Ada helps win WWII Cryptography Challenge

by admin

Joachim Schüeth, a German amateur radio enthusiast from Bonn, won a challenge to crack secret messages encoded by a World War Two cipher.

His program, written in Ada especially for the challenge, cracked the supposedly hardest part of the challenge — deciphering the code of a Lorenz SZ42 encryptor, which has approximately 16 million million million permutations — in just 46 seconds. He completed the entire challenge in less than two hours.

Reuters quoted Andrew Clark, director of Britain’s National Museum of Computing, as saying “It’s a brilliant piece of work, really really impressive”.

We here at the AdaIC would like to think that his choice of programming language had something to do with his success. Schüeth’s web site describes Ada as a “powerful and beautiful language [which] has become my favourite”, a sentiment shared by many Ada programmers. In a more recent interview, he explains that “Ada avoids programming errors by its strong typing model, so you spend less time on debugging your programs”, which obviously helped him during the challenge.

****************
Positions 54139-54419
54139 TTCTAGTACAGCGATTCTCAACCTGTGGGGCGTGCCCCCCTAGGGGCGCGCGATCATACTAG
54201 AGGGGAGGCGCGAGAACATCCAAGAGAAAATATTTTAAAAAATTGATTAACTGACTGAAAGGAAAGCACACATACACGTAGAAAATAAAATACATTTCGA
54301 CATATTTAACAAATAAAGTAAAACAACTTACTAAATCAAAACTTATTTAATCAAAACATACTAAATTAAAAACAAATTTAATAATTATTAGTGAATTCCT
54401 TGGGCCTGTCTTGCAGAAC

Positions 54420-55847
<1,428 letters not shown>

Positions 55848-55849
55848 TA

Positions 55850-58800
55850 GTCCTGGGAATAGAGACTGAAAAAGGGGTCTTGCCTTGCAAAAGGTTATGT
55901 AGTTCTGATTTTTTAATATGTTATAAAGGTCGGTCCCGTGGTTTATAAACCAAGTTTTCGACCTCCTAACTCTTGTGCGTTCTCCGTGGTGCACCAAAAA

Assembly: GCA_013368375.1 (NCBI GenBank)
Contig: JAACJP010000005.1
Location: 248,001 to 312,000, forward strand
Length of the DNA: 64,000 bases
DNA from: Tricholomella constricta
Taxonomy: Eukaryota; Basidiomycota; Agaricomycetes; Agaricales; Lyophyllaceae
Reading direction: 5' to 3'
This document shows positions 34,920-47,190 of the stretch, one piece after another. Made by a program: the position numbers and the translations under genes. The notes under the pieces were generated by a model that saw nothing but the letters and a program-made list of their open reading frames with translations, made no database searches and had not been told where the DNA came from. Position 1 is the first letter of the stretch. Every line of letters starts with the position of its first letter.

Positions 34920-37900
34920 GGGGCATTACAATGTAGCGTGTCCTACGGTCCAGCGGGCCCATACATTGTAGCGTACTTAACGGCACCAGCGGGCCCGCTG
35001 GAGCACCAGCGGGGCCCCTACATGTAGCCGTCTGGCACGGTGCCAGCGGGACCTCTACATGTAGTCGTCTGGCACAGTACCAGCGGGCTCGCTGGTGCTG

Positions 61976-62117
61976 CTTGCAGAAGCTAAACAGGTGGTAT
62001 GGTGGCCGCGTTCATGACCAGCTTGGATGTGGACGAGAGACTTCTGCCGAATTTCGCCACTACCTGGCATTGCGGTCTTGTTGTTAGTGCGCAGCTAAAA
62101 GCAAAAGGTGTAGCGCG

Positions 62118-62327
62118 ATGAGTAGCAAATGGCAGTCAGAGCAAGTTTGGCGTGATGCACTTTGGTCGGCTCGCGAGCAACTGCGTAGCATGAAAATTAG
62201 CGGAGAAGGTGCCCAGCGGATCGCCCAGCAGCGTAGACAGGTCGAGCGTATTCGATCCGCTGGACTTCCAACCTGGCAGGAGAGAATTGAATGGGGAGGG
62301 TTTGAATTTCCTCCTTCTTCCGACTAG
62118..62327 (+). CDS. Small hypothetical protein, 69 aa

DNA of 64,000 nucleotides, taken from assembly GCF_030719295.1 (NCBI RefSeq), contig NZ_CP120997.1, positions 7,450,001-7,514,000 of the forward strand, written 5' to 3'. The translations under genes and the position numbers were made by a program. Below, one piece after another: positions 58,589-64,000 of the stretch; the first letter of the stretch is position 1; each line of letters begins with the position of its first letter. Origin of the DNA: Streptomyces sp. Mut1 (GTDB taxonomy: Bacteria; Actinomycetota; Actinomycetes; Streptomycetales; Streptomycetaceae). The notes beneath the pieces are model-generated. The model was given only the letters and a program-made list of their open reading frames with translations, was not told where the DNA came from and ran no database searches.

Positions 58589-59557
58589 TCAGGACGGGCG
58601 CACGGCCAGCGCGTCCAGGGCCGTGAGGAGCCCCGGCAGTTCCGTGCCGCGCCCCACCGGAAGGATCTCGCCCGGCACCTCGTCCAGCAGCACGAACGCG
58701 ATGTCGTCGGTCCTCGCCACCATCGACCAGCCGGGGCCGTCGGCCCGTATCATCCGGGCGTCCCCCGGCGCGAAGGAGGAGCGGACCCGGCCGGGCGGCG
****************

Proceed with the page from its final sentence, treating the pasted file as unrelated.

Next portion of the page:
He continues by saying “I can only encourage everyone to have a look at Ada. It is a modern programming language with all the features of object oriented languages, like high level abstraction, information hiding, generic programming (similar to C++ templates), and function / operator overloading. Personally I do not have much use for inheritance and run-time polymorphism, but Ada has that too, with concepts that seem more logical to me than those of C++ or Java.” We couldn’t have said it better ourselves.

For news reports on the challenge, see German amateur cracks WWII mega-code in 46 seconds [Reuters] and German amateur code breaker defeats Colossus [The Register].

For an article on the challenge by Schüeth, see Tunny, Colossus and Ada: Keeping an Open Mind [DDJ].

For interviews with Schüeth, see Cracking the Lorenz Code [AdaCore] and Beating Colossus: an interview with Joachim Schüeth [NetBSD].

Also see Joachim Schüeth’s web site on the challenge.

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